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|57th Spanish Governor of New Mexico|
|Preceded by||Fernando de la Concha|
|Succeeded by||Joaquín del Real Alencaster|
|Profession||Soldier and Governor (of New Mexico)|
As a young boy, Chacón joined the Spanish Army. Eventually, he became a lieutenant colonel. He was appointed as the governor of Santa Fe de Nuevo México on August 16, 1793, assuming the charge in 1794.
Early in his administration, he signed the San Miguel del Vado Grant after a New Mexican, Lorenzo Marquez, delivered a petition to Chacón asking for a grant of land. The petition was signed by Marquez and fifty-one others. The signatories already had a parcel of land in Santa Fe, but it was too small for their communities' needs. In the petition, they sought land on both sides of the Pecos River at El Vado ("The Ford"). They had agreed to settle on the eastern border of New Mexico, where there was sufficient water and fertile lands to live well. Since this was Apache land, the petitioners agreed to provide their own firearms, as well as their own ammunition and establish bastions and towers. Chacón accepted the request and, on November 25, 1794, granted land to the petitioners. He also ordered the Mayor of Santa Fe, Antonio Jose Ortiz, to deliver legal possession of the lands to people who wanted to have them, based on the conditions and the requirements needed in such cases. In 1796, with Chacón's permission, three families founded Llano San Juan in San Juan Nepomuceno, wanting to build several towns in the place.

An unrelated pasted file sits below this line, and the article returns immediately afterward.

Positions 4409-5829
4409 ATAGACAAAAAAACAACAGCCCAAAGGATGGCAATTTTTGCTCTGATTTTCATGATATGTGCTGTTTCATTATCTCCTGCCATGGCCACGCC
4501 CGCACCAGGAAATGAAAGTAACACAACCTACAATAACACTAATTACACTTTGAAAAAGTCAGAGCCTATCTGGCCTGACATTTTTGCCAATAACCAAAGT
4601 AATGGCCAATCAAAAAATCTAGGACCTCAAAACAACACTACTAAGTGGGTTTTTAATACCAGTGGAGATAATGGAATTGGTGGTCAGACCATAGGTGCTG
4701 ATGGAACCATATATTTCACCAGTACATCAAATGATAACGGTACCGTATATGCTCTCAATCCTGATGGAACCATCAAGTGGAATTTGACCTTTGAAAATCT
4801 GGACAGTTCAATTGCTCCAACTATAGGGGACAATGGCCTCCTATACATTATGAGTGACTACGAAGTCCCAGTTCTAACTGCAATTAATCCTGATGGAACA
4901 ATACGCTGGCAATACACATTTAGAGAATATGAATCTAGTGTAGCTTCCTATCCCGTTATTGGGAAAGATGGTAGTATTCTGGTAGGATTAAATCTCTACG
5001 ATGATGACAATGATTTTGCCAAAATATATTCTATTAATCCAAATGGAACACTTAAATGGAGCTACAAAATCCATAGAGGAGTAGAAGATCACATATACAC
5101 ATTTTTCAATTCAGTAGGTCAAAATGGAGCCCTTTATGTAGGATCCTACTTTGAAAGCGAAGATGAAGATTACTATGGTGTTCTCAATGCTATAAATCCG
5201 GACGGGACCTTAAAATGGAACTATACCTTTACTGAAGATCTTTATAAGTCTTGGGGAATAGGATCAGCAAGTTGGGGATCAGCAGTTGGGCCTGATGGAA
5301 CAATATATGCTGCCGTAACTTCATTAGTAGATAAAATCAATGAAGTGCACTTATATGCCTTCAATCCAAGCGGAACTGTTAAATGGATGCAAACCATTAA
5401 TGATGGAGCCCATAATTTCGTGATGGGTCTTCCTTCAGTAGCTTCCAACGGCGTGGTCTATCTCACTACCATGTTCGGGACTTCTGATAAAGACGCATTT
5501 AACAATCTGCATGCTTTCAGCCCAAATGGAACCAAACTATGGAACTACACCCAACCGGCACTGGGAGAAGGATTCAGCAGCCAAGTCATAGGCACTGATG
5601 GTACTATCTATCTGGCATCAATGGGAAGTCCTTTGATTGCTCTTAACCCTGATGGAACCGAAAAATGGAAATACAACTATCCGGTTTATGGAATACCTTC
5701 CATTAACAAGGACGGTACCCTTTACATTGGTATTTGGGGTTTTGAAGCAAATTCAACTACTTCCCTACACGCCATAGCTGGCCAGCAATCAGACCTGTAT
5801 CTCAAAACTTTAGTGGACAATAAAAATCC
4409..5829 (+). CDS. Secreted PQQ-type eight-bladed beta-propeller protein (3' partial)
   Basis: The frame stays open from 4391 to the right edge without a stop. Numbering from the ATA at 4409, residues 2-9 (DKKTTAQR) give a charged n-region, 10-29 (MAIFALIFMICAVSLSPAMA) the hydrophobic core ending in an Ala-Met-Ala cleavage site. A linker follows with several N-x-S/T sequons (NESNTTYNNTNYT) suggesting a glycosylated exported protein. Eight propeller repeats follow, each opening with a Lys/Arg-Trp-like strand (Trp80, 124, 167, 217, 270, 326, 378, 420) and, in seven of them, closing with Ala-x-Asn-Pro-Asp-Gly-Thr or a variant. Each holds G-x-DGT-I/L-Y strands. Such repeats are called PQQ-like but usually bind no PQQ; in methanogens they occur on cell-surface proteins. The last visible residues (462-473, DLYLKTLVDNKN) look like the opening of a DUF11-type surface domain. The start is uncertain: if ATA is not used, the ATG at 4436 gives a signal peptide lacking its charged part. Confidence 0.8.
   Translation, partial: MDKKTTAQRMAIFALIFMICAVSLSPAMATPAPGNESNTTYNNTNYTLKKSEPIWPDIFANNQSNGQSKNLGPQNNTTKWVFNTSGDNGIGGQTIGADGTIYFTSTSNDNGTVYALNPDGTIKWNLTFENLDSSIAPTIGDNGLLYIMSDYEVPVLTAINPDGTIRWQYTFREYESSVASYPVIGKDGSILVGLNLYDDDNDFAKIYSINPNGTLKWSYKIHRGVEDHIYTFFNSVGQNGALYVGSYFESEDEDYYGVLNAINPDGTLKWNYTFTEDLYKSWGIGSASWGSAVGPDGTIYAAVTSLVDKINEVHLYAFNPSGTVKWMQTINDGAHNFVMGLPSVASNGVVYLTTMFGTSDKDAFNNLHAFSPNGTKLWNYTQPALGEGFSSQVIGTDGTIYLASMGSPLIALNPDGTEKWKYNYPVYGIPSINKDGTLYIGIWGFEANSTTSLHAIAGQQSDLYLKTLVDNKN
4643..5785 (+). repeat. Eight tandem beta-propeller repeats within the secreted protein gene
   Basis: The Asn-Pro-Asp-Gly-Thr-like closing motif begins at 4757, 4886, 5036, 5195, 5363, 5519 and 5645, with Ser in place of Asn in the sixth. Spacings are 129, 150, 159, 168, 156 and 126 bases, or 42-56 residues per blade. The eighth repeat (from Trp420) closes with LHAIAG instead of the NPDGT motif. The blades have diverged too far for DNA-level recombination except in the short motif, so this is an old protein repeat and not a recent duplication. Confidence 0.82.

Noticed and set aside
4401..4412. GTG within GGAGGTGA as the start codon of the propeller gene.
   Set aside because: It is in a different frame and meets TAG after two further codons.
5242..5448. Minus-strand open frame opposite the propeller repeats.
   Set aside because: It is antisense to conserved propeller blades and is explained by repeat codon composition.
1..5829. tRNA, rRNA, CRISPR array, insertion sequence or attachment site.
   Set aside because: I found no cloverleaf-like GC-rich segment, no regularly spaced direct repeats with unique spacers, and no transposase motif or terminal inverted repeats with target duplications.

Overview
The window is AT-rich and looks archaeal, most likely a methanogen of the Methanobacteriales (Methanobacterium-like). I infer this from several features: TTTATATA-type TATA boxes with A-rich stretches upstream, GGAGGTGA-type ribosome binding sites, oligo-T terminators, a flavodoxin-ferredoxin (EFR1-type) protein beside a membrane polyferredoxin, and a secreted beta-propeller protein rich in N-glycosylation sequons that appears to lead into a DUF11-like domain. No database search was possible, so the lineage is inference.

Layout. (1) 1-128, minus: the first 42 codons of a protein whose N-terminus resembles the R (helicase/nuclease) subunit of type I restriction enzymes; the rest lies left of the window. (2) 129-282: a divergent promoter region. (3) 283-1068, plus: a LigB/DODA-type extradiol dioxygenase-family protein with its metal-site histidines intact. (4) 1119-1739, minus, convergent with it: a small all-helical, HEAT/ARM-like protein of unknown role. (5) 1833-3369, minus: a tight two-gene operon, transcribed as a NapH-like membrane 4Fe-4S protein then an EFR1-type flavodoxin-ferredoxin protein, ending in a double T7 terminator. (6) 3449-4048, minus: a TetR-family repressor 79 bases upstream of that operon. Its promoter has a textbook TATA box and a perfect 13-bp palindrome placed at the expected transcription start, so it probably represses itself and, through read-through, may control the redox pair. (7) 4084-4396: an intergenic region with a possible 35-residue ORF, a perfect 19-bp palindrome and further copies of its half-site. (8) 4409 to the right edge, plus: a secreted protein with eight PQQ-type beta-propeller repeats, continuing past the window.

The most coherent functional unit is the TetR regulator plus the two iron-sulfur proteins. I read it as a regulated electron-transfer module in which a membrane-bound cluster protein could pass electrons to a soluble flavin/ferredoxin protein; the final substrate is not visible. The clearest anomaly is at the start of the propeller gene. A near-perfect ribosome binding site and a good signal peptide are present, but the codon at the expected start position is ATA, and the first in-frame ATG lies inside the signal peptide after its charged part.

Moreover, after 1796, Chacón granted portions of land to 63 families in Taos, New Mexico, in the village of Pueblo Native Americans, an allied ethnicity to Spaniards, although this could have been done without the consent of the Native Americans (at least there is no evidence to indicate otherwise). Also on January 23, 1800 Chacon granted a request by thirty people of Albuquerque to settle at Cebolleta and establish a town in this place.
In 1800 Chacon organized a military campaign against the Navajo people in the Tunicha Mountains, but twenty chiefs asked for peace. However, in 1804 and 1805 both peoples clashed with each other in several military campaigns.
By decree of Nemesio Salcedo, on May 3, 1804, Chacón sent an expedition to Northern New Mexico in order to find Lewis and Clark, who had begun their exploratory trip four months earlier. The expedition, which was called "Expedition of Captain Merri", was led by Pedro Vial and José Jarvet and consisted of 52 soldiers, Spanish settlers, and Native Americans. The expedition left Santa Fe, New Mexico, on August 1.
Later in 1804, Chacón was replaced by Joaquín del Real Alencaster.
- Printing - New Mexico Cases
- Hämäläinen, Pekka (2008). The Comanche Empire. Yale University. Page 449.
- Twitchell, Ralph Emerson (2008). The Spanish Archives of New Mexico, Volumen 2. Sunstone Press. Page 360.
- New Mexico Office of the State Historian: San Miguel del Vado Grant. Posted by J. J. Bowden. Retrieved in Juny 16, 2014, to 17:00pm.
- Pilgrims and Promises: a poetic places journal. Editing of Spanish usage and index by Jose F. Martinez. 2013.
- Clark, Ira G (1987). Water in New Mexico: A History of Its Management and Use. University of New Mexico press. Page 21.
- Bowden, J.J. "Town of Cebolleta Grant". New Mexico Office of the State Historian. Retrieved 18 October 2017. CS1 maint: discouraged parameter (link)
- Correll, J. Lee (1976). Through White Men's Eyes: A contribution to Navajo History (Book)
|url=(help). Window Rock, AZ: The Navajo Times Publishing Company.
- Simmons, Marc. New Mexico: an interpretive history. University of New Mexico Press, Albuquerque. Page 97.
- Trailing Lewis and Clark. Posted by John Buescher.
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